Wednesday, December 1, 2010

Give My Smartphone More Sensors

I've been thinking about what the mobile revolution means. Paul Graham has been too, and I agree with him. Mobile devices are our constant connection to rest of the world, and their capabilities will continue to expand. The question is.... how?

Hardware is the Final Word
While software can do some pretty crazy stuff, the capabilities of a device are fundamentally limited by their hardware. The hardware can improve in a couple ways: the data rate can get faster, coverage can get broader, the battery can last longer, and we can introduce fundamentally new sources of information. The last is the most interesting and revolutionary. From the end of Paul's essay comes the validation of that idea:

It has turned out to be a great thing that Apple tablets have accelerometers in them. Developers have used the accelerometer in ways Apple could never have imagined.

Personal Data Hubs
Mobile phones accompany us almost everywhere we go, and I believe that in the next decade they will become hubs for a host of sensors and other devices in our clothes, bags, glasses... Every new sensor added to this growing hub will create a miniature revolution in our daily lives.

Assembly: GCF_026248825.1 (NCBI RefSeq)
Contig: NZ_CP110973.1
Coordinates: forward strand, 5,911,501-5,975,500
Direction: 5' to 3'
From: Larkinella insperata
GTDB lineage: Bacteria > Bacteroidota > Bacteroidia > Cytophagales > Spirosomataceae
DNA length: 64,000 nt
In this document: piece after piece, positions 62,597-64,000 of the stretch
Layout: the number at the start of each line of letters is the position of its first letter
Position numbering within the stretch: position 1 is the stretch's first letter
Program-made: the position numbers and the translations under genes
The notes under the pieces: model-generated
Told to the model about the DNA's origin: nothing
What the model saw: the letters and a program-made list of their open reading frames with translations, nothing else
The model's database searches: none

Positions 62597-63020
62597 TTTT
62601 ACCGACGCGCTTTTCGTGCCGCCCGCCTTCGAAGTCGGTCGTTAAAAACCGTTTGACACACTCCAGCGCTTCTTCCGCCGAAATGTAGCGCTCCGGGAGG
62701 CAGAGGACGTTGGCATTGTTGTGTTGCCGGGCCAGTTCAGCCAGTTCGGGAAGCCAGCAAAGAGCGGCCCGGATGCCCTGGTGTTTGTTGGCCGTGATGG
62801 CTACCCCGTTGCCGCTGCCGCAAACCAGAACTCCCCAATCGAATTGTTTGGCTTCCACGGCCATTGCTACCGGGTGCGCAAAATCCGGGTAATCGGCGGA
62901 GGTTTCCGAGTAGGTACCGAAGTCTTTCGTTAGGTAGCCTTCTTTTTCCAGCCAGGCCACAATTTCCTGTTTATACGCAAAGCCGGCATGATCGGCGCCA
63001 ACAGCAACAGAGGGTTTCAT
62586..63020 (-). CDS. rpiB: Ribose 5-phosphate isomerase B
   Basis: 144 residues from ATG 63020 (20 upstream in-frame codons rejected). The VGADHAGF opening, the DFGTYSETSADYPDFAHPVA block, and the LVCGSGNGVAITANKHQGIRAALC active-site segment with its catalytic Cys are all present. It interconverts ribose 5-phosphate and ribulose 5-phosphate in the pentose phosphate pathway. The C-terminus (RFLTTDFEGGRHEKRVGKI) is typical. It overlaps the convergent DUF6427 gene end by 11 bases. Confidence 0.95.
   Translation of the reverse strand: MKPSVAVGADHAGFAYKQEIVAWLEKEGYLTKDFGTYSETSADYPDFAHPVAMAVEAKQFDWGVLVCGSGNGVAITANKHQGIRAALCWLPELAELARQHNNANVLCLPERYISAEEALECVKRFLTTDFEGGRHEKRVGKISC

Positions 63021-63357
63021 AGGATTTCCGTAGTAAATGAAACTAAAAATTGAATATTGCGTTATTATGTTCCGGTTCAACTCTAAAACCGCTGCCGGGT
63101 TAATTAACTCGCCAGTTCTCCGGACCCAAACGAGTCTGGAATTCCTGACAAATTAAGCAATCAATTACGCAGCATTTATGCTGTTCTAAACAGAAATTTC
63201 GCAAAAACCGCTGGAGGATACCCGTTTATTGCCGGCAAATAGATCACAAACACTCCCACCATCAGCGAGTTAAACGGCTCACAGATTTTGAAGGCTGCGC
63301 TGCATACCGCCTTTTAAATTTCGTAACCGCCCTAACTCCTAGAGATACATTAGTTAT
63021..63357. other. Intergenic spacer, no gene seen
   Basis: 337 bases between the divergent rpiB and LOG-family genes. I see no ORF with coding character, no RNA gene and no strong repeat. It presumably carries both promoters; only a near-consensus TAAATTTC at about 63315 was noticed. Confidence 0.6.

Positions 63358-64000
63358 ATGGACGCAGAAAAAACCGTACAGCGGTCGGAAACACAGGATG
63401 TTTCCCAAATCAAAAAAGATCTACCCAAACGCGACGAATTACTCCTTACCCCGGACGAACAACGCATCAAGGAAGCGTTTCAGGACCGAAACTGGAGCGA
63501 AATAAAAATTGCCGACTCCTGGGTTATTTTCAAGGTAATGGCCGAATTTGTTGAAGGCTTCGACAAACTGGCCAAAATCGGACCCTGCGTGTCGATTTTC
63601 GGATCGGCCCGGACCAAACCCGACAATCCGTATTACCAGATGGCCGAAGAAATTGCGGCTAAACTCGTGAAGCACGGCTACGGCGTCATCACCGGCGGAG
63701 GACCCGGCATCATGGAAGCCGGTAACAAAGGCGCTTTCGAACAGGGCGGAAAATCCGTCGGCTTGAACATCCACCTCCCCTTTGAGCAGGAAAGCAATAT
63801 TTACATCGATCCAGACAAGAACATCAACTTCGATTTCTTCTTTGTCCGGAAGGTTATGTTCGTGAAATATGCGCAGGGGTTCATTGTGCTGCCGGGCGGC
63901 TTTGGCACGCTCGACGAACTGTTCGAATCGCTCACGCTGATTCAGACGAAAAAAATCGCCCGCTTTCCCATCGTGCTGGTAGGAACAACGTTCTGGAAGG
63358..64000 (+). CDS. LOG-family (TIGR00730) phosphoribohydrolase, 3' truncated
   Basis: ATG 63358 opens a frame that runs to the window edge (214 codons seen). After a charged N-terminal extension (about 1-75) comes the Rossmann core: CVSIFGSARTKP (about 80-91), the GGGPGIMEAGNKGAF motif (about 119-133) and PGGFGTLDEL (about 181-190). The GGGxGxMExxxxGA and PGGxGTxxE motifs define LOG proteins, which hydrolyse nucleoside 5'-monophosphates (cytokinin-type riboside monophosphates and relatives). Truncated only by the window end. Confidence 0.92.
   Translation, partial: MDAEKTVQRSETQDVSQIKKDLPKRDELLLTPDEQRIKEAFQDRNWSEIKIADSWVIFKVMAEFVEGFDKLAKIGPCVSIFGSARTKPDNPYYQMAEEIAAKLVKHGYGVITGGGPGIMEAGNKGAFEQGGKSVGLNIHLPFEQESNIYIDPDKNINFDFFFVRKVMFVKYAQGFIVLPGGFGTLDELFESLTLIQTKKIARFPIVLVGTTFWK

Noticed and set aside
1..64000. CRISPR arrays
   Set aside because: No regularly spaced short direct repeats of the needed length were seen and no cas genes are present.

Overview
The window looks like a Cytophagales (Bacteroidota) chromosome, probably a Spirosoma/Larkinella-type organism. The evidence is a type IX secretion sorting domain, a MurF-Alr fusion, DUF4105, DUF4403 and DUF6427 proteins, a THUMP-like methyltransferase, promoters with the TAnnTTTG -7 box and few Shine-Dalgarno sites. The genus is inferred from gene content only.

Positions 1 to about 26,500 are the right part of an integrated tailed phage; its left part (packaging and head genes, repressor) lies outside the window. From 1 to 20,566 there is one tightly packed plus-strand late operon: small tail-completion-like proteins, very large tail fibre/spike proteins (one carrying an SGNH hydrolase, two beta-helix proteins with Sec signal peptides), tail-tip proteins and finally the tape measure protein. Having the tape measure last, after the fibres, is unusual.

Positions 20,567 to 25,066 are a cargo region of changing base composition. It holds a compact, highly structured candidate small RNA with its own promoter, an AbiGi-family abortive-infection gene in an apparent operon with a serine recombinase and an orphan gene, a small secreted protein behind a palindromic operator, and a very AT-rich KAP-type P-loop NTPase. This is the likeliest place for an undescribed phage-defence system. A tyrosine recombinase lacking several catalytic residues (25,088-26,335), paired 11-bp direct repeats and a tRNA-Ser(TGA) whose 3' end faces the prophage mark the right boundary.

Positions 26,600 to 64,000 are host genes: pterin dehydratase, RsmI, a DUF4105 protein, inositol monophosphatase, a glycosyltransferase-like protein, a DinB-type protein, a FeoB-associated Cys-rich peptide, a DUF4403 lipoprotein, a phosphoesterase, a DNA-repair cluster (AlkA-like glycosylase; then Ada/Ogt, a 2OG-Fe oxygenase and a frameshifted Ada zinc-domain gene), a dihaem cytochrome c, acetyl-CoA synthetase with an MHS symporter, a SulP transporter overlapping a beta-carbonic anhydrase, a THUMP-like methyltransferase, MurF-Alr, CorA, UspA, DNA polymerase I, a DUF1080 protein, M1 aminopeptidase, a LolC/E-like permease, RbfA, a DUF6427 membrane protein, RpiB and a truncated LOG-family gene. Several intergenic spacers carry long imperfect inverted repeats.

Biomedical Sensors
What if you could track your heart rate, levels of glucose, leptin, hormones, temperature, blood pressure... all from a bracelet, that communicated via bluetooth to your phone and a web service, providing you with instant and constant health information. There are all sorts of cool things you could do with that! It would certainly create some changes in the health care industry.

Sensors, sensors, sensors, sensors...
The future is in more sensors. It will lead to context-aware helper-devices. We will call it a HALper... or maybe a halp. It will be awesome.


  1. Here's a cool application of just a simple camera used to check pulse and possibly blood pressure in the future.

  2. After reading Paul Graham's take on tablets, I think he might be giving them a bit too much credit. While they can do a variety of things, they are not very good at doing most of them. And the cost of such devices is rather staggering. Unless they can dramatically lower the cost and improve the functionality, I think tablets will remain a niche device, while devices that are cheaper and better suited for their task will continue to be refined. That's not to say that the smartphone won't continue to improve, but I don't think it will ever replace the bathroom scale.

  3. Next time you're at MIT we can go check out this mirror in the Media Lab that tells you your blood pressure when you walk up to it. It's insane.

    Yeah the bathroom scale thing is ridiculous, and even the stuff about tablets being super important is probably hype (most venture capitalists and angel investors like him ride the hype). However, I think the bit about the accelerometer is a crucial point.